A minimal model for explaining the higher ATP production in the Warburg effect

Stefan Schuster, Daniel Boley, Philip Möller, Christoph Kaleta

Research output: Contribution to conferencePaperpeer-review


For producing ATP, tumor cells rely on glycolysis leading to lactate to about the same extent as on respiration. Thus, they use a higher fraction of glycolysis than the corresponding healthy cells. This is known as the Warburg effect (named after German biochemist Otto Warburg) and also applies to striated muscle cells, activated lymphocytes and microglia, endothelial cells and several other cell types. This effect is paradoxical at first sight because the ATP yield of glycolysis is much lower than that of respiration. Although a straightforward explanation is that glycolysis allows a higher ATP production rate, the question arises why the cell does not re-allocate protein to the high-yield pathway of respiration. We tackle this question by a minimal model only including three combined reactions. We consider the case where the cell can allocate protein on several enzymes in a varying distribution and model this by a linear programming problem in which not only the rates but also the maximal velocities are variable. Depending on side conditions and on protein costs, this leads to pure respiration, pure glycolysis, and respirofermentation as a mixed flux distribution.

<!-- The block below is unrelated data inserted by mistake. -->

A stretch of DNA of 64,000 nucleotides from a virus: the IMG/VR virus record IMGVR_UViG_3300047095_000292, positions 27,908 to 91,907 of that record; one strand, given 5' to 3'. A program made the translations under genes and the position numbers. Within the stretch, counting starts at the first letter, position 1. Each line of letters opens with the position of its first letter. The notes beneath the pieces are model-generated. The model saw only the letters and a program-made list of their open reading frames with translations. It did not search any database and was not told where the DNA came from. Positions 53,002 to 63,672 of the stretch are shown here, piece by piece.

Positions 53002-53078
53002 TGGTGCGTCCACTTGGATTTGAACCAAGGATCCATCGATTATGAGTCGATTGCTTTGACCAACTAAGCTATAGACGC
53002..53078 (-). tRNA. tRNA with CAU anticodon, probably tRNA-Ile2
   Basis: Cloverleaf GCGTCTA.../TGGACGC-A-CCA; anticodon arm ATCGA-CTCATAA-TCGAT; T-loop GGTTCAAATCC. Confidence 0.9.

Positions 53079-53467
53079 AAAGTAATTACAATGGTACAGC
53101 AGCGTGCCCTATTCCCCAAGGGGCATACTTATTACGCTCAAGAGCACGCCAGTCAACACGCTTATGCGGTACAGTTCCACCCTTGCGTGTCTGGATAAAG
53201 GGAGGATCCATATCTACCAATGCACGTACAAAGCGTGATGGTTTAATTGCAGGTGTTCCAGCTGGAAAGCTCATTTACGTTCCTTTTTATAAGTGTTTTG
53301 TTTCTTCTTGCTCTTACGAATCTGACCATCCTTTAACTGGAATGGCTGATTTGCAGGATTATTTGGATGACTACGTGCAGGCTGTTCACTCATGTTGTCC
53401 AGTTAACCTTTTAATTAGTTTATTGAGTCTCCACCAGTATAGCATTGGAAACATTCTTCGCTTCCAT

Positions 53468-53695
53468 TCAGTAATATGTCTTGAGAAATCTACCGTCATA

Original languageEnglish (US)
StatePublished - 2015
Event2015 German Conference on Bioinformatics, GCB 2015 - Dortmund, Germany
Duration: Sep 27 2015Sep 30 2015


Conference2015 German Conference on Bioinformatics, GCB 2015

Bibliographical note

Publisher Copyright:
© 2015 German Conference on Bioinformatics, GCB 2015. All rights reserved.


  • ATP-producing pathway
  • Elementary-modes analysis
  • Flux-Balance Analysis
  • Molar yield
  • Respiratory pathway
  • Warburg effect


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